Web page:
- You can feel isolated: Most people are reluctant to be the one that says “what?” constantly. Isolation and hearing loss frequently go hand and hand because of this. Even if you ask your family and friends to occasionally repeat themselves, it’s not the same with co-workers. They might mistake your hearing loss for incompetence. And that can damage your work reputation. So, instead, you may simply avoid interactions. No one enjoys feeling left out.
You may not even recognize that you have hearing loss, which will make this an even bigger issue. Typically, one of the first signs of hearing loss is the inability to hear in crowded settings (such as office parties or crowded restaurants).
You may be caught by surprise when you begin to have trouble following conversations. And you may be even more alarmed that you’re the only one.
Causes of hearing loss
So how does this happen? How do you develop hearing loss? Age and, or noise damage are the most prevalent causes. Your ears will usually experience repeated damage from loud noise as you get older. The stereocilia (delicate hairs in your ears that sense vibrations) become compromised.
These little hairs never heal and can’t be healed. And your hearing will continue to get worse the more stereocilia that are damaged. Your best bet will be to protect your hearing while you still have it because this type of hearing loss is typically permanent.
With this knowledge, there are ways you can make your holiday office party a little less uncomfortable!
Tips to make your office party more fun
You’d rather not miss out on the fun and opportunities that are part of that office holiday party. So, when you’re in a loud setting, how can you improve your ability to hear? You can make that office party better and more enjoyable with these tips:
- Take listening breaks: Every hour, give yourself a 15 minute quiet break. This will help prevent you from getting totally exhausted after trying to listen really hard.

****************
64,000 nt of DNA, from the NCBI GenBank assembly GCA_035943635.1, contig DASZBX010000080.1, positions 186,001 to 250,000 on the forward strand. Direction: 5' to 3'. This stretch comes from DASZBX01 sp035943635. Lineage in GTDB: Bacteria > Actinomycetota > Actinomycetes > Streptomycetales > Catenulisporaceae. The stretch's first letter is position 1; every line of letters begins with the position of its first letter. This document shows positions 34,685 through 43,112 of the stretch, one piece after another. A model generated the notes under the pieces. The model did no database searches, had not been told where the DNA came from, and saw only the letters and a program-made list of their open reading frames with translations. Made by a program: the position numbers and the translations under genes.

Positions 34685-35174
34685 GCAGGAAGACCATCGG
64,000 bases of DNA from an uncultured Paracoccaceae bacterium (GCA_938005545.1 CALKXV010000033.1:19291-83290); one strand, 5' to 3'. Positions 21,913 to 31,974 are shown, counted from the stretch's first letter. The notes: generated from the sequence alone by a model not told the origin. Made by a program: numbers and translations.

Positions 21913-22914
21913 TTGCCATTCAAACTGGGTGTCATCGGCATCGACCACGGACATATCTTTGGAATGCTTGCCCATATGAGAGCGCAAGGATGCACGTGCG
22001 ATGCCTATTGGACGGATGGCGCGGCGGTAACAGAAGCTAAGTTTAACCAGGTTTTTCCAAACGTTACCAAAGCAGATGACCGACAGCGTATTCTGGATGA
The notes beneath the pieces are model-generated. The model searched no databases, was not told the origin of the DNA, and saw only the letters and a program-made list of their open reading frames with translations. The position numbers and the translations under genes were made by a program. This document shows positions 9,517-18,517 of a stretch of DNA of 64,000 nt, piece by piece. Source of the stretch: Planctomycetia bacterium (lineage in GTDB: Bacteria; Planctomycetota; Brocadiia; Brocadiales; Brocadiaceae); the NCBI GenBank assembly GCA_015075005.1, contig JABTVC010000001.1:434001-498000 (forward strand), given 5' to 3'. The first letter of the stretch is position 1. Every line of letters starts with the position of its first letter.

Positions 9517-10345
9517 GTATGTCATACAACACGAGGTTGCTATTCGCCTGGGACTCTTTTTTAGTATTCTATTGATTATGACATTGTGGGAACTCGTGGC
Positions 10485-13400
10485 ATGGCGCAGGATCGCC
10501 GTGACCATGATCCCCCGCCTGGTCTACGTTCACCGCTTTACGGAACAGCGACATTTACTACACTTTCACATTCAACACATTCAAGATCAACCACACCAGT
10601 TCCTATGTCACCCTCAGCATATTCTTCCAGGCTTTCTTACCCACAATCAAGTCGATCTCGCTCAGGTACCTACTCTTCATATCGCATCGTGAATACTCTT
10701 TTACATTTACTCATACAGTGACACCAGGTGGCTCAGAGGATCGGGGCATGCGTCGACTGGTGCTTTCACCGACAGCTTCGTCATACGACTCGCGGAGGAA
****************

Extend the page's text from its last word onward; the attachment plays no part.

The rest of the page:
- Look at faces: And possibly even spend some time with people who have really expressive faces or hand gestures. The more contextual clues you can get, the more you can fill in any gaps.
- Avoid drinking too many adult beverages: Communication will be less successful as your thinking gets blurry. In other words, steer clear of the alcohol. It’ll make the whole process much smoother.
- Try to read lips: This can take a little practice (and good lighting). And it won’t ever be perfect. But reading lips might be able to help you make up for some of the gaps.
- Find a quieter place to have those conversations: Try hanging out off to the side or around a corner. Sometimes, stationary objects can block a lot of noise and offer you a slightly quiet(er) pocket, and you’ll be able to hear more clearly during loud background noise.
Of course, there’s an even more ideal option: get fitted for a set of hearing aids. Hearing aids can be subtle and customized to your particular hearing needs. Even if you opt for larger hearing aids it will still be better than asking people to repeat what they said.
Before the party, get your hearing examined
If possible, get a hearing test before you go to the party. You might not have been to a party since before COVID and you don’t want hearing loss to sneak up and surprise you.